Sam Shepard's "True West," directed by Tony Estrella and on stage at the Gamm through May 5, is a riveting tour de force.
A tale of sibling rivalry between two brothers (think Cain and Abel), Lee (Anthony Goes) and Austin (Steve Kidd,) "True West," is as complicated as its is simple; as humorous as it is heartbreaking; as outlandish as it is realistic, and as male-centric as all get out. It's so Sam Shepard.
Goes tackles the role of Lee with such brute force, and such a frightening, red-hot ferocity there are times you think he might drop dead on stage. And he nearly does ... at the hands of his brother. Goes plays Lee with terrifying emotion and intensity, made all the more palpable by the proximity of the stage to the audience. Kidd, in his transformation from nice guy to man possessed is extraordinary.
Set in the kitchen of their mother's Southern California desert bungalow, "True West" centers around Lee, a small-time thief and drifter, and his younger brother, Austin, a family man and screenwriter with an Ivy League education who is finishing, with some urgency, a script for his agent. Austin, prim, preppy and bespectacled — and hunched ardently over his typewriter — has come solo to the desert to meet his deadline in peace, water the plants — which are plentiful — and keep his eye on the house while his mom is on a junket to Alaska. When Lee shows up, the peaceful picture of a 1950s desert oasis — complete with crickets chirping in the background and hanging ferns aplenty — is shattered. The tidy kitchen dissolves into a hot mess of competition, hurt, rage, sorrow and long held grudges. The ghost of their father looms large. (Shepard's real life father and namesake was a violent alcoholic who lived in the desert.)
Wearing a greasy, sweat-stained ripped and grimy Tee-shirt, Lee guzzles cans of beer rapid-fire as he bullies and badgers his brother. When he learns Austin's agent Saul (Richard Donelly is so right for this role) will be coming to the house, he threatens to interfere and he does. To Austin's shock and disgust, Lee not only ends up playing a game of golf with Saul, he lands a deal for his own script and a movie deal. Suddenly Lee is at the typewriter and Austin is downing the booze. Is it role reversal or are the brothers really just alike?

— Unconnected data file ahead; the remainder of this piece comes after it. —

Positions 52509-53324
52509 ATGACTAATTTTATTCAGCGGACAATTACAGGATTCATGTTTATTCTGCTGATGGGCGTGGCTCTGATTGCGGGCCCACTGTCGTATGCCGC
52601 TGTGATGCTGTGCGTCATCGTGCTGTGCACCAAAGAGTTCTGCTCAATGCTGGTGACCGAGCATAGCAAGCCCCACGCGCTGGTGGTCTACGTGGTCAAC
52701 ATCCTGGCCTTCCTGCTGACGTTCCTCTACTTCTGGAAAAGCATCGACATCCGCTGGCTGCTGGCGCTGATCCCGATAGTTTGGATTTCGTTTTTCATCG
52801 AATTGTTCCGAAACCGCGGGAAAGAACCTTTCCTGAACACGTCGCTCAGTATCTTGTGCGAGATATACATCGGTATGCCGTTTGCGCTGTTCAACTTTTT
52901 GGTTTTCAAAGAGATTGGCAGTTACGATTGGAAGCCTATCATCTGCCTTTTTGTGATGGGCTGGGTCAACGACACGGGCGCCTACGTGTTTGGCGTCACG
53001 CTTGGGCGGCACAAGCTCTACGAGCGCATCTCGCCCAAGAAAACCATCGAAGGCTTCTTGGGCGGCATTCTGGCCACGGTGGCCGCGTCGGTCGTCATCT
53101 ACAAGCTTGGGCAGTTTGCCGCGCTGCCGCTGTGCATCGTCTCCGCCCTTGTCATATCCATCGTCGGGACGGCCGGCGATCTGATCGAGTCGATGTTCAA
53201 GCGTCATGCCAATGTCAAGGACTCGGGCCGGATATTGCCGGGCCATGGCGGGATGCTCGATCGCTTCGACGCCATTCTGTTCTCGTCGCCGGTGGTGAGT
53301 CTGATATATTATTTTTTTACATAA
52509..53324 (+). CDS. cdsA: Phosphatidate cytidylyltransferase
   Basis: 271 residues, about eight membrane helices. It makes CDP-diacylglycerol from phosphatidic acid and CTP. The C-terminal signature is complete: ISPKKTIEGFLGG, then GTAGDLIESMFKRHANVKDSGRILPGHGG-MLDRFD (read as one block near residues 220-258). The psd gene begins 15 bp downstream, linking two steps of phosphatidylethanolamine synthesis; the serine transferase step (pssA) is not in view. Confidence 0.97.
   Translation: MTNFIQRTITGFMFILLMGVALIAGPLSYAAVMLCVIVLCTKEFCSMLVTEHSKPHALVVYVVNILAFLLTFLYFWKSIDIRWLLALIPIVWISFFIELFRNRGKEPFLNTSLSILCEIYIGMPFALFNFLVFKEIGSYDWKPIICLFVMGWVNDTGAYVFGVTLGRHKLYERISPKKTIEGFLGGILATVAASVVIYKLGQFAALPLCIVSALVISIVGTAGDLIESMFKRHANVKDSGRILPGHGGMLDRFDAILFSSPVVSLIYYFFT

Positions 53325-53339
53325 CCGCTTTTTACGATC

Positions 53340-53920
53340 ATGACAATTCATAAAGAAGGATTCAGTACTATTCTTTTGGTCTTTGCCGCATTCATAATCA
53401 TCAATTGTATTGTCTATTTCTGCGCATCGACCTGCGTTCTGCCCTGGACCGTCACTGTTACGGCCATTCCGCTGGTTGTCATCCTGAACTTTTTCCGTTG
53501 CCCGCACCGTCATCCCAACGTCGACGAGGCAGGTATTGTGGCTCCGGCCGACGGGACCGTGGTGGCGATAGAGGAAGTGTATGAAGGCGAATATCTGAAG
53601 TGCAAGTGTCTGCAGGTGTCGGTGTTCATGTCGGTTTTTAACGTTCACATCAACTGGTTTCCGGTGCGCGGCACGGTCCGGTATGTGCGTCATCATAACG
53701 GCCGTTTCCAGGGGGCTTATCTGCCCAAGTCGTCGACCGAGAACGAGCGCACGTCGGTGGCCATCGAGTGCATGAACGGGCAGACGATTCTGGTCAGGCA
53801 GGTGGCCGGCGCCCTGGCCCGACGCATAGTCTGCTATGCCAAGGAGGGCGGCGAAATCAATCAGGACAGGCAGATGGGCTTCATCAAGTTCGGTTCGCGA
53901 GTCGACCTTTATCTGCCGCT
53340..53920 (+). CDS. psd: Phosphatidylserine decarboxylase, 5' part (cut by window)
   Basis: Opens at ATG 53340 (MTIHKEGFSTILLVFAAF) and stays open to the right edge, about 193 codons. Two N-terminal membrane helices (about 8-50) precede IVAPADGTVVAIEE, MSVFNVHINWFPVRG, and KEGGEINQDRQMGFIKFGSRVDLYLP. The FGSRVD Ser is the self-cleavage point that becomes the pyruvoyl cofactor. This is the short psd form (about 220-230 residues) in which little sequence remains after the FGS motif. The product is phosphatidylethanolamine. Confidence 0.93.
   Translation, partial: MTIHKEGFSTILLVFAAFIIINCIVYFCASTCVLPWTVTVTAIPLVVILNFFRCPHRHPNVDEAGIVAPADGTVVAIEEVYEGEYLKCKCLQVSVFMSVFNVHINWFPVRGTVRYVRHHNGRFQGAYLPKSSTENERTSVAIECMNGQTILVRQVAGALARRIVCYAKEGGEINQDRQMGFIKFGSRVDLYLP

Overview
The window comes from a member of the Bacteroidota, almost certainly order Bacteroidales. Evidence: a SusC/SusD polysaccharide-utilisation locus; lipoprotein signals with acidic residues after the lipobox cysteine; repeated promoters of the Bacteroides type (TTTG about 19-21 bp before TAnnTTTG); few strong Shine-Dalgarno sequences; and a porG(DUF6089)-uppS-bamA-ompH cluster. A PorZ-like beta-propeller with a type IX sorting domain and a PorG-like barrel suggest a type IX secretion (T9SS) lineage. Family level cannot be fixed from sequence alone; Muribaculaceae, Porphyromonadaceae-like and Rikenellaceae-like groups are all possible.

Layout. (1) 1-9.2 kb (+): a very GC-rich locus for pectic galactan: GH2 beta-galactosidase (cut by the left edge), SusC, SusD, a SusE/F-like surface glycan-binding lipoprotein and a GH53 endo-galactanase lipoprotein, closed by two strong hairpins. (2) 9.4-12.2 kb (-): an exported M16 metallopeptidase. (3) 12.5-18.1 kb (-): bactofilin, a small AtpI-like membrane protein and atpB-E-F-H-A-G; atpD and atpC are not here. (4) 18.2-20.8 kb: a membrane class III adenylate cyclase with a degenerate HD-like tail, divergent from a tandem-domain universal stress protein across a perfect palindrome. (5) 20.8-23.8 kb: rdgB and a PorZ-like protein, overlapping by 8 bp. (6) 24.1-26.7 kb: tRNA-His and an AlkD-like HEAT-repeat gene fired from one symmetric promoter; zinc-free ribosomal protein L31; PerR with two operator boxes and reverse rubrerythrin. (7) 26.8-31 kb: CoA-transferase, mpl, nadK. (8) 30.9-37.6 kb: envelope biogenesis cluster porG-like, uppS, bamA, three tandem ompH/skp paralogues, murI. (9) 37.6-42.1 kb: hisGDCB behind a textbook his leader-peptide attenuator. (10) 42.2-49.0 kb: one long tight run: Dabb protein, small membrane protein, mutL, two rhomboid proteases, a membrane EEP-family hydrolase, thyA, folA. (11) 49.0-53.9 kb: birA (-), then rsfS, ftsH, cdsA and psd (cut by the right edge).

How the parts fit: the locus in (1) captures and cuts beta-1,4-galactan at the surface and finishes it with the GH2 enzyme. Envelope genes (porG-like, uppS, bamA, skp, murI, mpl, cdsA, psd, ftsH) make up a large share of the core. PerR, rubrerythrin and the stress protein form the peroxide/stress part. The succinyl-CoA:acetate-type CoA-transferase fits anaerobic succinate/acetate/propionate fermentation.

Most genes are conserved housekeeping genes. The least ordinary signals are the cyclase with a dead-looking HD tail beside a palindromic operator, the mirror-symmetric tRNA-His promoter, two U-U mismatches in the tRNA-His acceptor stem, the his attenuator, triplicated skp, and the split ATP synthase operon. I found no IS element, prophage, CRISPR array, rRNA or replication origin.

The humorous moments, which, thank God, give us respite from the battles, come in the form of stolen toasters and piles of buttered toast.
Rae Mancini plays the mother, who appears briefly at the end, with a haunting, matter-of-fact detachment. I'm still thinking about that interaction. Actually, I'm still thinking about all the performances in "True West," and about Shepard — his plays, his life and his career. It's the kind of play that stays with you and the kind of acting you'll never forget.
"True West," a finalist for a Pulitzer Prize in 1983, is one of the all-time greatest American plays, according to Estrella, who is also Gamm's artistic director. In the program notes, Estrella reminds us that Shepard "earned the title 'poet laureate of America's emotional badlands' through plays that delve into the darkest corners of family life."
"It's Shepard's most brilliant play," said my friend Sean O'Connor, a New York-based award-winning playwright who once performed the role of Lee in a workshop production opposite Bruce Altman as Austin. "He's stripped the stage of all civilization and reduced it to two carnivorous, predatory beasts coming face to face in the Serengeti."
O'connor said every time he reads the play he's struck by Shepard's economy of writing of how "primal" the play is.
"It moves with the force of a train wreck to that last moment," he said, "... it's like watching a snake grab and swallow an alligator."
Don't miss this play.